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I have always dreamed of being a major league baseball player, but in the last few years, as I’ve grown up from an adolescent benchwarmer on my high school baseball team to a still slightly immature but somewhat more realistic 23-year-old, my baseball idols have shifted. Instead of the Nomar Garciaparras and the Nolan Ryans, I’ve come to want to be the Tim Wakefields and the R.A. Dickeys.
Simply put, I can’t hit 25 home runs or 95 miles per hour on the radar gun, but in the corner of my mind, Wakefield and Dickey’s slow-dancing knuckleball came to represent the my far-fetched fantasy ticket to the big leagues.
But then Wakefield retired, leaving New York Mets pitcher R.A. Dickey as the lone bastion of the knuckleball tradition, and my last hope for professional baseball stardom was fading with the dying breed of knuckleballers.
Luckily for Red Sox fans, knuckleball enthusiasts, and 23-year-old adult-children, filmmakers Annie Sundberg and Ricki Stern made the film Knuckleball!, capturing Wakefield’s final season and following Dickey as he makes a name for himself after bouncing around the minors for years.
The documentary will premiere this Saturday, April 21 in New York as part of the Tribeca/ESPN Sports Film Festival. There will be a free, outdoor screening of the film at the World Financial Center Plaza in New York City starting at approximately 8:15 p.m. (Knuckleball! will also be showing the following dates: Sunday, 4/22 at 3:00 p.m. at the AMC Loews Village 7-1; Friday, 4/27 at 4:00 p.m. at the AMC Loews Village 7-2, and Saturday, 4/28 at 4:00 p.m. at the Tribeca Cinemas Theater 2. You can also visit the official Tribeca Film Festival website for the full schedule.)
Having just finished directing Joan Rivers: A Piece of Work, Sundberg and Stern were looking to do a sports project when producers and baseball fanatics Dan Cogan and Christine Schomer brought the project to them. They had just two weeks to make a decision before heading down to spring training in Fort Meyers to meet with Wakefield and flying out west to meet Dickey.
How does one move from Joan Rivers, host of Fashion Police, to reinvented major league pitchers as the subjects of your movie, you might ask?
“For our films, we like to do character driven documentaries and make them about the people,” Stern told me. “We could have done an analytical or essay-type film on the knuckleball, but decided to tell the story through its characters. So in some ways, it’s not that different from a film about a comedian.”
“Both Joan and Tim Wakefield have been around media for their whole careers, so they’re both media savvy, except Tim, as an athlete, is accustomed to talking in sound bites. With the type of questions they always get from the media asking them about their performance, athletes are constantly looking forward to the next day, which made it challenging to tell a reflective story, especially since Wakefield was in the midst of his career. We did a lot of interviews with him to tease out different shades of his story.”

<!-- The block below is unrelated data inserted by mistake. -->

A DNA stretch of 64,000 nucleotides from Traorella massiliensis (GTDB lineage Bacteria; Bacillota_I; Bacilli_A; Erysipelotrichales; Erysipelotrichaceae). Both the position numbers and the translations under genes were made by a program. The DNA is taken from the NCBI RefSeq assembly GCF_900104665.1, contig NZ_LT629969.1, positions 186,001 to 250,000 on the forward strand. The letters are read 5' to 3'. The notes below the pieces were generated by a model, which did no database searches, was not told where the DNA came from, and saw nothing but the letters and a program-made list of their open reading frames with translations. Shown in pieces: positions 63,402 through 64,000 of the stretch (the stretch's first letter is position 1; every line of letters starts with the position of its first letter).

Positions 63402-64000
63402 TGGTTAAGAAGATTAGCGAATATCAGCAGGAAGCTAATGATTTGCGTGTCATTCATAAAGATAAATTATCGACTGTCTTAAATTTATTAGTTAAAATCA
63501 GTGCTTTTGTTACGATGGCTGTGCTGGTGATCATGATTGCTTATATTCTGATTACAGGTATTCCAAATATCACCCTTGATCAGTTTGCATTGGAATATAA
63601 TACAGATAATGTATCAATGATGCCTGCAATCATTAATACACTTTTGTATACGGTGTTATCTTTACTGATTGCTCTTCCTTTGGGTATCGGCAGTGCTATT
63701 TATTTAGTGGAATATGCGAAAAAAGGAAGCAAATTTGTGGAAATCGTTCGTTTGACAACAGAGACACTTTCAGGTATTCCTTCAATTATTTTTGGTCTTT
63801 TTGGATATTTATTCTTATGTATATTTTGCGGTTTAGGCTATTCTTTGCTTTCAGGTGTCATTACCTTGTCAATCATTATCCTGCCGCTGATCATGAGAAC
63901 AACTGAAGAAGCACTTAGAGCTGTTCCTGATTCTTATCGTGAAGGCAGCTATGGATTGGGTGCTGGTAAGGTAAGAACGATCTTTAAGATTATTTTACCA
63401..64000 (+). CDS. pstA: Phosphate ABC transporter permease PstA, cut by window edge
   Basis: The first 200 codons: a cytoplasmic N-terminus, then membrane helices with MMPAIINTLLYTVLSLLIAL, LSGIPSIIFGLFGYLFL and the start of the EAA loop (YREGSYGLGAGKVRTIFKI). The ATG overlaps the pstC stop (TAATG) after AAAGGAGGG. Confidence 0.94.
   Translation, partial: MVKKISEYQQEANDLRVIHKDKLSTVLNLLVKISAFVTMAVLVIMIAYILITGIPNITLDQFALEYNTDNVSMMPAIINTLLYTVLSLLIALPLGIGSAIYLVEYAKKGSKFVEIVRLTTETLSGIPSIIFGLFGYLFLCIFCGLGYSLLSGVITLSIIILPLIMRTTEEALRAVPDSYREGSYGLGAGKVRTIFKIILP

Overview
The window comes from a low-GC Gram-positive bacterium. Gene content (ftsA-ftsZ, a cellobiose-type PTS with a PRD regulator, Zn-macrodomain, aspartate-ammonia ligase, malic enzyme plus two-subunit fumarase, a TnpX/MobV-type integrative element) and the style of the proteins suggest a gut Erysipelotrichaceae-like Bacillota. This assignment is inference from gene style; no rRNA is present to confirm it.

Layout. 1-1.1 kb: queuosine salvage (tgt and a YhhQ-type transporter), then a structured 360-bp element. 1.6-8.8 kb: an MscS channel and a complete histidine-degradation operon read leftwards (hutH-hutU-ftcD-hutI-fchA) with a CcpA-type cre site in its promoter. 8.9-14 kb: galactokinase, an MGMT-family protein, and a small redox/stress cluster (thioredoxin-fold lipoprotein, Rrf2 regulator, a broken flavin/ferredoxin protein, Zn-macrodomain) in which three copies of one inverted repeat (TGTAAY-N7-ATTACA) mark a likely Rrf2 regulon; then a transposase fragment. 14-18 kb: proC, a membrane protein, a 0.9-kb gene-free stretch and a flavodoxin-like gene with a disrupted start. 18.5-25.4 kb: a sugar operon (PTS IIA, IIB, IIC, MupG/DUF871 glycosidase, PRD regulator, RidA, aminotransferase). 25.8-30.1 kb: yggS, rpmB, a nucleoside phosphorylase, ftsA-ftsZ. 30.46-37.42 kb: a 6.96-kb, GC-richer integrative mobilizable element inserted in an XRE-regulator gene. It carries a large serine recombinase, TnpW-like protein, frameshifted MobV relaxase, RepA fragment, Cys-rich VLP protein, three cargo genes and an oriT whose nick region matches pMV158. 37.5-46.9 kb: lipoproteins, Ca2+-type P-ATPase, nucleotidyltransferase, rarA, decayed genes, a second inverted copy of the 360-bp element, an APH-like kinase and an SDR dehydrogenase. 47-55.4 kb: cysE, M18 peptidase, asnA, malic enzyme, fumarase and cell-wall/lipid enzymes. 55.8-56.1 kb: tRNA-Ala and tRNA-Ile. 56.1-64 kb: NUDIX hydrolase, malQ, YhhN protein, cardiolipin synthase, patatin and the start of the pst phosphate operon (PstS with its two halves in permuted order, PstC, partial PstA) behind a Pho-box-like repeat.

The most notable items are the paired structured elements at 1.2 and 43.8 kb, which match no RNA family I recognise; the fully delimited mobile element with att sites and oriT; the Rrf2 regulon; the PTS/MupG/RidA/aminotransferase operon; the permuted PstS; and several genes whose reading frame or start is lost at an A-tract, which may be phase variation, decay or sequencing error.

As both directors emphasized repeatedly, “It’s not a traditional sports doc.” Even though the film centers on Wakefield, Dickey, and the knuckleball as the “three characters,” its message extends far beyond the professional athlete and the avid sports fan.
“I think the film has a universal message,” Stern said. “We’re not necessarily huge sports fans, but it still is a film and a story that we wanted to make, one for general audiences that doesn’t have to be into sports.”
Sundberg added, “One thing we’re hoping will resonate is how the knuckleballers have reinvented themselves in so many ways, much like how people will reinvent themselves to find work in these hard economic times. They showed perseverance and resilience. It’s not easy coming to grips with not being the best and recommitting yourself to a new path.”
“I think their back story, how they got to where they are is something we all can relate to,” said Stern. “We all can understand being a young kid with dreams and the impediments that stand in your way, and what you do to overcome those obstacles along the way. It’s inspirational not just for professional athletes, but to everyone.”
This brought me to the question I had been waiting to ask all along. Did that inspiration apply to me? Was I right to gaze on the knuckleball as a beacon of hope, that I might be able to master its spinless art and realize that dream hidden in the farthest reaches of my mind? Or was that 4.50 ERA and 9-12 record I wanted to hold in my fingernails in the form of a knuckleball far more difficult than I could possibly imagine?
“A lot of people assume that they can throw it, and it allows a lot of people to dream,” Sundberg told me. (So far so good.) “But it’s a lot harder than it looks.” (I knew there was a catch!)
“Tim had a phenomenal career with it, but even he has said it’s an incredibly fickle and difficult pitch. You don’t have to be a strong person to throw it, though, and many people think the first woman to play in the major leagues will be a knuckleballer. But it takes a lot of craftsmanship and finesse.”
Well, did either of you manage to learn how to throw the knuckleball in the process of making the film?
“I would say we both learned the technique but we definitely cannot throw one,” Stern replied.
Sigh. Oh well. Looks like R.A. Dickey will have to bear the fluttering knuckleball torch without us. At least the documentary Knuckleball! will be on hand to keep the dream alive, one that you and I can live, too. If only as our dreams projected on a silver screen.